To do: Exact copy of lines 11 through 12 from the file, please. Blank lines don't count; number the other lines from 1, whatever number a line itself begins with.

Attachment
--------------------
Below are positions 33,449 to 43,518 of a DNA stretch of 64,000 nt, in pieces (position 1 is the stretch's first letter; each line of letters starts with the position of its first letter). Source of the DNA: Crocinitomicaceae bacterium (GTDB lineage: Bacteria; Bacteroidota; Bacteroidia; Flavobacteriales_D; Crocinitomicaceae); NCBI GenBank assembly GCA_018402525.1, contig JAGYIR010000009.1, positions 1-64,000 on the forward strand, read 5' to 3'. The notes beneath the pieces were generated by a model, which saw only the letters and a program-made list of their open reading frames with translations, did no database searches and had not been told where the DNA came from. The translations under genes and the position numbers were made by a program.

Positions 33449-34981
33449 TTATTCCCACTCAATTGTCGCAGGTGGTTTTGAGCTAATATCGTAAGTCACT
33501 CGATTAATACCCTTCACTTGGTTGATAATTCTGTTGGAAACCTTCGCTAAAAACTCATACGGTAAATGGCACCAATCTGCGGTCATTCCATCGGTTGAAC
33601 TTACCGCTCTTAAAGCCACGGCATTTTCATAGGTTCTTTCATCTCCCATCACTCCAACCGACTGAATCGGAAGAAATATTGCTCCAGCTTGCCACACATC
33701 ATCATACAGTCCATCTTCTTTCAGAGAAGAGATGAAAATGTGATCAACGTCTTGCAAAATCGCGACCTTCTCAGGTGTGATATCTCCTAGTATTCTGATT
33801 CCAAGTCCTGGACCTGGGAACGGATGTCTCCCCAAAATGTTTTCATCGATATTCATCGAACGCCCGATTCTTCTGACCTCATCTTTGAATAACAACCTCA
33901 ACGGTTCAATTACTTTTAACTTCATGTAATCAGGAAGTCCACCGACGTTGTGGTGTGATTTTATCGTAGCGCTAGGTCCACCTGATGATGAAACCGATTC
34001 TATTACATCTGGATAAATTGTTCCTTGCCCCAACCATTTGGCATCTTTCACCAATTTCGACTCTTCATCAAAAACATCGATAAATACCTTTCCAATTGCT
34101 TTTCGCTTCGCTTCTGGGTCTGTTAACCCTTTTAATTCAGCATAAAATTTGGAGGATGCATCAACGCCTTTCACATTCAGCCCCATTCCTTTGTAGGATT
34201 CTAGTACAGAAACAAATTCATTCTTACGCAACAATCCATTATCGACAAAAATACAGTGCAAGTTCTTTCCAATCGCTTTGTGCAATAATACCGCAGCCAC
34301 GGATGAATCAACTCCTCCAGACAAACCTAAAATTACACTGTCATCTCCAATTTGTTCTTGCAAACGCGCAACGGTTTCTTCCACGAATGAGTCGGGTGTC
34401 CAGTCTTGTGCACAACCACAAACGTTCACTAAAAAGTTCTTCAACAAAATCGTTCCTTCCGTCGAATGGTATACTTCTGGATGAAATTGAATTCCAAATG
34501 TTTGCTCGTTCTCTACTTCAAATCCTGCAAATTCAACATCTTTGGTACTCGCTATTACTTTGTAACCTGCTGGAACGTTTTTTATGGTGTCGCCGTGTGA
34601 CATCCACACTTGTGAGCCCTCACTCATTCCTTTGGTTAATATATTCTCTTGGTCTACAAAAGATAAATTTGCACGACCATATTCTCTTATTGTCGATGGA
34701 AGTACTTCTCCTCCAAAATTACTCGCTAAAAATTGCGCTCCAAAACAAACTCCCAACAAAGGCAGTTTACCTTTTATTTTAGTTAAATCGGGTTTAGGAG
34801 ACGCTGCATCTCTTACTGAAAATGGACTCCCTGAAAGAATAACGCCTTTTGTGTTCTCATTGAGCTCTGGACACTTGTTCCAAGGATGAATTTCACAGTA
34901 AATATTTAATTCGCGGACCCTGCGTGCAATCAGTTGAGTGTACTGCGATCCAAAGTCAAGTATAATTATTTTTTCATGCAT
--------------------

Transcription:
34201 CTAGTACAGAAACAAATTCATTCTTACGCAACAATCCATTATCGACAAAAATACAGTGCAAGTTCTTTCCAATCGCTTTGTGCAATAATACCGCAGCCAC
34301 GGATGAATCAACTCCTCCAGACAAACCTAAAATTACACTGTCATCTCCAATTTGTTCTTGCAAACGCGCAACGGTTTCTTCCACGAATGAGTCGGGTGTC